As war rages, Russia and Ukraine agree to talks – POLITICO


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Ukrainian and Russian peace negotiators agreed to meet near the Belarusian border on Sunday, after Russian military forces reportedly suffered heavy losses but still made advances on the battlefield – trying to break through to Kiev, the capital, and to seize larger swaths of the Donbass to the east.

But even when interim talks were announced, there was no declaration of an immediate ceasefire in Europe’s first full-scale war in decades.

The peril only increased when Russian President Vladimir Putin ordered his nuclear forces to be put on a higher state of alert, while complaining bitterly of Western economic sanctions and military aid from the EU. NATO to Ukraine, even though Putin is the one who started the war.

Putin’s implied threat came amid a flurry of other developments, including Ukraine submitting a formal appeal for intervention to the International Court of Justice in The Hague, and EU foreign ministers agreeing in an emergency conference call to fund the supply of arms to Ukraine and help organize the logistics to get them there.

EU countries have already started mobilizing a giant arsenal for Ukraine, including anti-tank weapons, anti-aircraft systems and rocket launchers, as well as medical supplies and financial assistance. On Sunday, EU countries also began closing their airspace to Russian passenger planes, in an accelerated effort to isolate the country.

The announcement of direct peace talks on the fourth day of all-out war in Ukraine signaled that the Kremlin was feeling some pressure and had potentially miscalculated that Ukraine’s military and government would quickly collapse.

Putin had long refused direct negotiations with Ukraine to settle the eight-year war in the Donbass, which Russia had organized and financed. And initially, Ukrainian President Volodymyr Zelenskiy rejected the offer of peace talks, saying Moscow had set preconditions that effectively amounted to Ukraine’s full surrender.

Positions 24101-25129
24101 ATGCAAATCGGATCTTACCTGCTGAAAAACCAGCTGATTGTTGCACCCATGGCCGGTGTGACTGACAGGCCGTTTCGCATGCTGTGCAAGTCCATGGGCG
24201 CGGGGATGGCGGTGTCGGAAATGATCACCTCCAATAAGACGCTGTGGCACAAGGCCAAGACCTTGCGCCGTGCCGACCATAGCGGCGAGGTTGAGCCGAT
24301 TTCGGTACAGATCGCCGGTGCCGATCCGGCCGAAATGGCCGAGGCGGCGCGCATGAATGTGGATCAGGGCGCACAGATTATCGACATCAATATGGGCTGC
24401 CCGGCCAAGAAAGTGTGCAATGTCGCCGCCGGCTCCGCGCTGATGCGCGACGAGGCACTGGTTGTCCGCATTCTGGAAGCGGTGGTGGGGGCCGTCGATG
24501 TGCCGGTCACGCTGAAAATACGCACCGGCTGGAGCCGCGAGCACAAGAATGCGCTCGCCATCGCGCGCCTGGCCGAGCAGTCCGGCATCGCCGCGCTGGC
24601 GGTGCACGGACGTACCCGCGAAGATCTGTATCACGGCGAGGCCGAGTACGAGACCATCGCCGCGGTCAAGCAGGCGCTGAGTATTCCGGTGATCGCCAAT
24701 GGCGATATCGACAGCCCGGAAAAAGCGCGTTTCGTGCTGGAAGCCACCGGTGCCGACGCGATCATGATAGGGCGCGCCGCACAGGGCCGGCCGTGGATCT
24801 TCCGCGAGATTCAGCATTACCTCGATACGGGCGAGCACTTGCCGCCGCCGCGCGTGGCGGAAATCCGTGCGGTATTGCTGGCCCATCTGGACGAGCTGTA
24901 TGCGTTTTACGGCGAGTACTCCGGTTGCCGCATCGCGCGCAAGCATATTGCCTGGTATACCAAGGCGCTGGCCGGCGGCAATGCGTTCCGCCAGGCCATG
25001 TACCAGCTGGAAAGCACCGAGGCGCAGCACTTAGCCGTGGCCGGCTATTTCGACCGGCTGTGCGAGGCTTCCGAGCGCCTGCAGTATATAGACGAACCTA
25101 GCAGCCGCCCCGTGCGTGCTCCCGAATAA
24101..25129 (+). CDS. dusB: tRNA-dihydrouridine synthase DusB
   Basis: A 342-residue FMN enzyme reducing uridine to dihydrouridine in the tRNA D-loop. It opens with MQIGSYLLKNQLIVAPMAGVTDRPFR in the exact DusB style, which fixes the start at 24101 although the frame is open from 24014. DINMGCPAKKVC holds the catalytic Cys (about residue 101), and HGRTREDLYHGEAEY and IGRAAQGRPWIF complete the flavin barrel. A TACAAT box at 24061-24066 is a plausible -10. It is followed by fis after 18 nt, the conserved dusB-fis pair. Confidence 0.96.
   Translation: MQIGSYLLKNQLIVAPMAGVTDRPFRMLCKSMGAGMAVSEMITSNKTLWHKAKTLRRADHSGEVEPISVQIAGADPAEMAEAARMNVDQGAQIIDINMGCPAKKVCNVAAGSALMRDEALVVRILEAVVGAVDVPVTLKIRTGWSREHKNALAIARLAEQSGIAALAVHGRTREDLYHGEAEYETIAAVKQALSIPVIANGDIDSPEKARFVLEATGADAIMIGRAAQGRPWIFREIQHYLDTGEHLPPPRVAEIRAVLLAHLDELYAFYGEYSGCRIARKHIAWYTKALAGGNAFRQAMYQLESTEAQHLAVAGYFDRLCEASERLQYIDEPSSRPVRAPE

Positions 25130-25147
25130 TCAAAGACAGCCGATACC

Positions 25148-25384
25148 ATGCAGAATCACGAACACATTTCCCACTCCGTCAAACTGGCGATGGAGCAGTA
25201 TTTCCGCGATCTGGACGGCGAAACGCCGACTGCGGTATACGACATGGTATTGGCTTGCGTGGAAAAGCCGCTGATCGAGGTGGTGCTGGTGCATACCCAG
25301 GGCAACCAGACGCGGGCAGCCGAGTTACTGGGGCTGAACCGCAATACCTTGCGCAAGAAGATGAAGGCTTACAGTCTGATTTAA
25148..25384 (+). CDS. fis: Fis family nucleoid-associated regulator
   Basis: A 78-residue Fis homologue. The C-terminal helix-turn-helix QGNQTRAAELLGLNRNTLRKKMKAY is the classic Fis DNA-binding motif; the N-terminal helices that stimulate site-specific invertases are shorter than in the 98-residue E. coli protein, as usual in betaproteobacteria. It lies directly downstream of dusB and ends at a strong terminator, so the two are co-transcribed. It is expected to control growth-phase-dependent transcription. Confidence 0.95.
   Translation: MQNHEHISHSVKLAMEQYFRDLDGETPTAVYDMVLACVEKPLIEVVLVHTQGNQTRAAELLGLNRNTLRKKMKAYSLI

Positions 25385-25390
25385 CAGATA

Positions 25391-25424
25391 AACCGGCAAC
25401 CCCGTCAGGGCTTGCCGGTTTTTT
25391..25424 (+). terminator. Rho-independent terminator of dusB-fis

A spokesman for Zelenskiy said the response in Moscow was the same expletive Ukrainian marines used to insult a Russian warship before they were all killed. But on Sunday afternoon there was an agreement to be met at a checkpoint near the Ukrainian-Belarusian border, and Ukrainian officials said all preconditions had been dropped.

The announcement follows another curious development: the escape, or release, from house arrest in Kiev of Viktor Medvedchuk, a wealthy businessman and pro-Russian politician who is one of people closest to Putin in Ukraine. Medvedchuk had been confined to his home since Ukrainian prosecutors charged him with treason last year.

The fierce fighting continued on Sunday. But even as Russian troops entered Ukraine’s second-largest city, Kharkiv, in the northeast, and appeared poised to grip Kiev and its 3 million people, Ukrainian officials described a series of Russian losses in personnel and equipment.

Some 4,300 Russian soldiers were killed or wounded and 46 military aircraft, 146 tanks and 706 armored vehicles were destroyed, Ukrainian Foreign Minister Dmytro Kuleba said at a press conference in the afternoon. “Hundreds of Russian soldiers became prisoners of war,” Kuleba said, noting the data was preliminary given that battles were ongoing.

“Ukraine is not falling,” he said, thanking his allies for their support and urging them to continue. “We are bleeding, but we continue to defend ourselves successfully.”

Zelenskiy, who continued to command the war effort on Sunday unshaven and dressed in military green, posed for a selfie with Defense Minister Oleksii Reznikov, who tweeted itwriting: “It is impossible to break our defenders.”